Meanwhile, in the secondary human story, we are led by Josh Duhamel and Tyrese Gibson as Army Rangers in Qatar. This is where the Decepticons make their move, in spectacular fashion with a large helicopter making an attack on the military base, followed by a scorpion-like robot bursting from the sand intent on taking out our heroes and hacking our computer system. This is visually stunning, but ultimately leads nowhere as it merely yields a signal for a group of unimportant government analysts to chase their tale with. Now, I understand why it was initially necessary for the hack and the information that it yielded, but the rest of the scenes with the analysts just do nothing but drag the picture down.

The story, such as it is, bears some striking similarities to Terminator 2. You have a young boy who is wanted by the bad guys, a good guy sent as protector, and a plot designed to drag the boy along while moving the bigger players into position. All of it leads to an explosive face-off between the forces of good and the forces of evil.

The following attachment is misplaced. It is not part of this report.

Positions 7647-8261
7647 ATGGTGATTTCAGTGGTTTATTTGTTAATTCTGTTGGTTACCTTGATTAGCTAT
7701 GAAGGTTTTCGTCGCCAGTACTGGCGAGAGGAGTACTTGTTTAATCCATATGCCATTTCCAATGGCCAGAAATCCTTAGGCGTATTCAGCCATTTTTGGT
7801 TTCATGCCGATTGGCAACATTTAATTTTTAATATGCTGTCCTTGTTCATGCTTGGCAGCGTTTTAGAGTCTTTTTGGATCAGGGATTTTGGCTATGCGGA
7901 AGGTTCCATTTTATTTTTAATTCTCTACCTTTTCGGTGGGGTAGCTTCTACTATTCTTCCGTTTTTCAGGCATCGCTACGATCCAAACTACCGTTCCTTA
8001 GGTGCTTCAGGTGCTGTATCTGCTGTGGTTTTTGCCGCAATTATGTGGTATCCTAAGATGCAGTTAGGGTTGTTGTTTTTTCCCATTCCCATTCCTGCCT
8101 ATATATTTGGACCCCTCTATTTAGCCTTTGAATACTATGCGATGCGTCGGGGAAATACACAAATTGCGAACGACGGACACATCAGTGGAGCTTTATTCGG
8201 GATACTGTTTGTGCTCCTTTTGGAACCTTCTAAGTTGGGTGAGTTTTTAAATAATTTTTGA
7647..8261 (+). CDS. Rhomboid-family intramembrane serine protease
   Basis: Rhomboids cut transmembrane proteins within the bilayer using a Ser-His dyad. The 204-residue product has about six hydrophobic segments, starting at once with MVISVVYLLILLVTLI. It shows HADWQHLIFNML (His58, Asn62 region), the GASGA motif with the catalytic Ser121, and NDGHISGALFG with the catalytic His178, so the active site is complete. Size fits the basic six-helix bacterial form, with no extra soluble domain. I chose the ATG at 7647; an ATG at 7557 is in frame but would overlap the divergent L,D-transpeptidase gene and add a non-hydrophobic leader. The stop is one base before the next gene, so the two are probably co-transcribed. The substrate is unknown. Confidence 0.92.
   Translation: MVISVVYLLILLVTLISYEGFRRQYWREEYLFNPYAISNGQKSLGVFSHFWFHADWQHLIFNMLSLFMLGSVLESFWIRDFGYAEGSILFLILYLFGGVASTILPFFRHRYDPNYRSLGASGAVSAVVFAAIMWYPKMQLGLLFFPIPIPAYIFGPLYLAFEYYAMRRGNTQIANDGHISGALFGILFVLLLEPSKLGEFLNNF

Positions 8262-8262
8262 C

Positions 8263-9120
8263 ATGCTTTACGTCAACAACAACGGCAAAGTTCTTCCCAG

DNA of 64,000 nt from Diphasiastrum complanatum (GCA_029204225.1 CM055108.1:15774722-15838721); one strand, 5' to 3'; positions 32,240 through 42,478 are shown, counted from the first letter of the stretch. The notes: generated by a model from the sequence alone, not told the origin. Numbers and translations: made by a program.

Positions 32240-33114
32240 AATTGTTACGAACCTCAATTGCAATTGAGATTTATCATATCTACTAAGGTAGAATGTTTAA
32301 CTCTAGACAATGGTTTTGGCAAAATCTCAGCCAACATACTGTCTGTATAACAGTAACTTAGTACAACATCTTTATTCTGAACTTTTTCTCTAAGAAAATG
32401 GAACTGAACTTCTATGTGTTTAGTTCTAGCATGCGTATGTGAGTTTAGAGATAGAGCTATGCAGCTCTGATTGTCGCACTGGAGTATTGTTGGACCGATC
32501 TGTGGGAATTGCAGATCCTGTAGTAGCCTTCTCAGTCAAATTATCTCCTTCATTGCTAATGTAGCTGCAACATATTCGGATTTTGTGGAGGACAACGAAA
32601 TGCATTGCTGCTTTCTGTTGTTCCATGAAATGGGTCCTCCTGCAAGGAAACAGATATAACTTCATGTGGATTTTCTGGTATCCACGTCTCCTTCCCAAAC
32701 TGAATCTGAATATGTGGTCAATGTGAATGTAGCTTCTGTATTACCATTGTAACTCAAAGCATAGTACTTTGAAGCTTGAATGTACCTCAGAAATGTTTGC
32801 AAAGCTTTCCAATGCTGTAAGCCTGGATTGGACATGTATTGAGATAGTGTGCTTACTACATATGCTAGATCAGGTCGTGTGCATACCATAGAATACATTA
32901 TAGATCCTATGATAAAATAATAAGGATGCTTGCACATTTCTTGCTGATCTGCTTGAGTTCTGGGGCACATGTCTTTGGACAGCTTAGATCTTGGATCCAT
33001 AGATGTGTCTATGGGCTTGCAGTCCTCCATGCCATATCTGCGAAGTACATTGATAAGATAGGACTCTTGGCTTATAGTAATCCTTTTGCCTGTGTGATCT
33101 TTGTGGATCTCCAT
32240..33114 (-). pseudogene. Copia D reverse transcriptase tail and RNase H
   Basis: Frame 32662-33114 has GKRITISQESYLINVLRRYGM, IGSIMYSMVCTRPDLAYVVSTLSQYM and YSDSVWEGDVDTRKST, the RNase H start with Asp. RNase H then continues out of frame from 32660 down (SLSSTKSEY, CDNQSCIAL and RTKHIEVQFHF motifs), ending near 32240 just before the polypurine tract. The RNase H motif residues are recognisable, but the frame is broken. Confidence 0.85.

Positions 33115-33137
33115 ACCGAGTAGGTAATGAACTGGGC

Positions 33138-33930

I wanted to love this movie. Spending many formative years in the 1980s, I grew up on Transformers and GI Joe cartoons, but it was those robotic vehicles that captured my imagination. From their electronic-tinged voices to the clear delineation of good and evil, I just loved the show.

Still, for as much as I loved the show, I cannot remember a lot about the stories, other than they concerned the gathering of energy to be sent to help the ongoing war on the ravaged Cybertron. I do remember some of the surrounding story of their origins, an origin which has changed somewhat here.

Fortunately, I am not a purist expecting an exact translation, I am much more interested in a story that respects the material and makes sense within the new version of the universe. The story holds together, for the most part, it has some excursions that could have been excised, but it takes the outlandish nature of the source and runs with it. The original stories were a little shallow and often seemed more interested in the sale of toys than the creative universe. The same charge could be levied against this film, but it still provides ample fun.